How will the unification of the exchange rate encourage trade agreements like the AfCFTA?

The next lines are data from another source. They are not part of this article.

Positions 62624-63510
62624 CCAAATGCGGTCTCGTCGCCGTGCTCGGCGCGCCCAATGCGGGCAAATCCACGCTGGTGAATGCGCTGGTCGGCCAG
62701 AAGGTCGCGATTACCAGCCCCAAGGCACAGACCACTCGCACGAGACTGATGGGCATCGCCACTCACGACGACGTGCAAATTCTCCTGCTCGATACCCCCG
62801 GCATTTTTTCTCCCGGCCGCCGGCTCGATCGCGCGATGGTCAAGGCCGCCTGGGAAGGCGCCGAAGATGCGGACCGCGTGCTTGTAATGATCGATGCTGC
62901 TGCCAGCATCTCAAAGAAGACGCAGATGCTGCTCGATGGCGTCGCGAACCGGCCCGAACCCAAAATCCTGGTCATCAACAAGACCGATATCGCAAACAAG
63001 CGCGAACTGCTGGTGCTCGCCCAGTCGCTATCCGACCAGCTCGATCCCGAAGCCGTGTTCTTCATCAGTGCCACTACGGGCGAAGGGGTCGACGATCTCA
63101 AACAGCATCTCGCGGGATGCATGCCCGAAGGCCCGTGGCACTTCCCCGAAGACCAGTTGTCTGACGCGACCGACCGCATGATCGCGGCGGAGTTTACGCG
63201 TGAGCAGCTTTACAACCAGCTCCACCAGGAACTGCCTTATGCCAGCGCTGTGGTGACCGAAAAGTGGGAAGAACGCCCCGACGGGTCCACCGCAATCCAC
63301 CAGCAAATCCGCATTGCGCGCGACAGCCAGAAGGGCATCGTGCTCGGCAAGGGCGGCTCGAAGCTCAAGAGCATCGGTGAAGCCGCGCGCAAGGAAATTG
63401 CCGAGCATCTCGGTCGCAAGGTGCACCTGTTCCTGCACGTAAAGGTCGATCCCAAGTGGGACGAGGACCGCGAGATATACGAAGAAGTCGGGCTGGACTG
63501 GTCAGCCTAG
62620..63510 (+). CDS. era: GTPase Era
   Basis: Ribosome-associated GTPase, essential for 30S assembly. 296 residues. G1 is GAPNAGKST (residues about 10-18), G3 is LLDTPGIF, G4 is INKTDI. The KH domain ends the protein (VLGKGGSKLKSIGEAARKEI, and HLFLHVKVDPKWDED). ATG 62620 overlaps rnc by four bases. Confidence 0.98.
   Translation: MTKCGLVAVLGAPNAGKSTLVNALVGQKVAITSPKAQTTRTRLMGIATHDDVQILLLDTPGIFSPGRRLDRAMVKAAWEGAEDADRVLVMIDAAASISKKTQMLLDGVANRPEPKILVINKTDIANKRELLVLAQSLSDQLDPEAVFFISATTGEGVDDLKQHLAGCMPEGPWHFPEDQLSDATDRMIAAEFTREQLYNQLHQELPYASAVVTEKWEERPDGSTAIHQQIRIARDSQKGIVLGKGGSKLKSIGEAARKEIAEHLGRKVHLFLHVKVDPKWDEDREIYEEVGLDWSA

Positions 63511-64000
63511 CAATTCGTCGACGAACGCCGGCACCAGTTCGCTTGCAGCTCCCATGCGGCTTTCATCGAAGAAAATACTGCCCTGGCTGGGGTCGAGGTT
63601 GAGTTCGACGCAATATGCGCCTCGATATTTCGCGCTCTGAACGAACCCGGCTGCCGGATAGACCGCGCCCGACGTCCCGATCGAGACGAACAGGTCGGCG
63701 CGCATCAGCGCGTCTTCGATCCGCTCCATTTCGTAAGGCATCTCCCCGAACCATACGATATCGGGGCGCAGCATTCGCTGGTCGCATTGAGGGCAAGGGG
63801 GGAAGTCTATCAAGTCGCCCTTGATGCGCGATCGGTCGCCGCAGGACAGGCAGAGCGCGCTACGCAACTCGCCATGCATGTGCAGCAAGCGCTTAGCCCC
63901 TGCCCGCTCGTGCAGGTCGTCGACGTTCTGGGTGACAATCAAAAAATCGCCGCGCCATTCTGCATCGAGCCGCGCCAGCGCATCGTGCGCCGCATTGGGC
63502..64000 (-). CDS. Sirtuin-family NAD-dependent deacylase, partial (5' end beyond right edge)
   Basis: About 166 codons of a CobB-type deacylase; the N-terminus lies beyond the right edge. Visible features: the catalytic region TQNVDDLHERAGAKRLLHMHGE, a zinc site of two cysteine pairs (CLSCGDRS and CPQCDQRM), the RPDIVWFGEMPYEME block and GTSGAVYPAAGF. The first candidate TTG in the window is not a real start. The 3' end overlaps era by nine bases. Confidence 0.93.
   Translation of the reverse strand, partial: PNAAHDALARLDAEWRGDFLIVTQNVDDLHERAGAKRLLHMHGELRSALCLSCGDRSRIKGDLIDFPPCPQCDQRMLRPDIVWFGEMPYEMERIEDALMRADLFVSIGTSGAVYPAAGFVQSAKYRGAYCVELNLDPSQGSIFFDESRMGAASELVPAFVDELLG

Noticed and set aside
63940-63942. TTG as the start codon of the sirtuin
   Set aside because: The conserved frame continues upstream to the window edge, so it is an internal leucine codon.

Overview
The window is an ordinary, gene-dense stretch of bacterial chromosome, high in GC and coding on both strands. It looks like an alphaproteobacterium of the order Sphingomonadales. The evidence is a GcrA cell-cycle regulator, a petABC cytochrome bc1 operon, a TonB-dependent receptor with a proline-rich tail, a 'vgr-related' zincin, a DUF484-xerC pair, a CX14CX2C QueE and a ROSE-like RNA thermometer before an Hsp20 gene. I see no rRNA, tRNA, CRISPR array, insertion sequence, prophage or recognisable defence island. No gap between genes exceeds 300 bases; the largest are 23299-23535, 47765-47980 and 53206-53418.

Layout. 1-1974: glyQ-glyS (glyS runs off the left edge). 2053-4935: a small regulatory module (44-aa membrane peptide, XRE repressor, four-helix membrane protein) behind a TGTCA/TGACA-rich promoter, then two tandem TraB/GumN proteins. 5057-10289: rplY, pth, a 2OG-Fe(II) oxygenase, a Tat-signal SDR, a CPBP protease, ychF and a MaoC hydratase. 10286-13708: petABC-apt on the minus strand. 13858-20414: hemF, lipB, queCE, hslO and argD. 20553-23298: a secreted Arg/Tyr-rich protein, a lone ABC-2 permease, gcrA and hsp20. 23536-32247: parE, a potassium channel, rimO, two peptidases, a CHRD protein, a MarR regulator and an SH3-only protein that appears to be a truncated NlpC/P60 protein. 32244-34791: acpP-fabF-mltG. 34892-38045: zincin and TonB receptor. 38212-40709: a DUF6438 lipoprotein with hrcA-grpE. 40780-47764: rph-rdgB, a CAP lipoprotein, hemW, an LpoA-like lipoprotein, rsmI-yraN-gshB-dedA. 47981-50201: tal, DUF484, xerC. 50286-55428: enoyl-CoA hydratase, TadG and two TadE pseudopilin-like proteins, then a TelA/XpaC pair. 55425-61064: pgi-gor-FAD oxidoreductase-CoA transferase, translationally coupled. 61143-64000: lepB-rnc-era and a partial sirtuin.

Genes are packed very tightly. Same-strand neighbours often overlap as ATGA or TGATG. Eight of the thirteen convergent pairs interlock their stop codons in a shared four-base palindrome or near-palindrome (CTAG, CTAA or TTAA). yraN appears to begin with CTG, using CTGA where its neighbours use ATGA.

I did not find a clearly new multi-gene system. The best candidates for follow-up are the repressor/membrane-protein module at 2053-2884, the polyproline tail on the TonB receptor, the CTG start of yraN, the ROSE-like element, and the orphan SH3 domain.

Most economies practice a unified exchange rate system. This means that the effective and nominal rates are the same and priced in-line with market fundamentals. An equilibrium exchange rate is an efficient price of currency that clears the market. A divergence between the nominal and effective exchange rate results in gaps and distortion to resource allocation. Trading is the occupation of most Africans and Nigerians. As previously stated, it employs close to 25 per cent of the Nigerian workforce. Typically, all trading transactions are settled with a currency payment. Thus, any change in payment and settlement system will have a profound effect on the income and living standards of most citizens. The value of the currency in which a trade is settled is a major determinant of the profit of the trader. A trader therefore will either increase his price to compensate for the difference between the nominal and effective exchange rates or smuggle his products out of the country to take advantage of higher value. For example, if the price of cocoa in Nigeria is N500,000 per ton and the global price is $2,000 (N720,000) per ton, cocoa traders would either increase price to N720,000 to make up for the divergence between the nominal and effective exchange rate or smuggle their product to take advantage of higher value in the global market. To reduce or eliminate such activities, a dynamic equilibrium (unified) exchange rate that reflects the true value of the currency must be in place. A unified exchange rate is more likely to lead to seamless transaction settlements, lower transaction costs, reduction in arbitrage and smuggling and promotion of transparency in the forex market. This would boost investor confidence and enhance trade relations.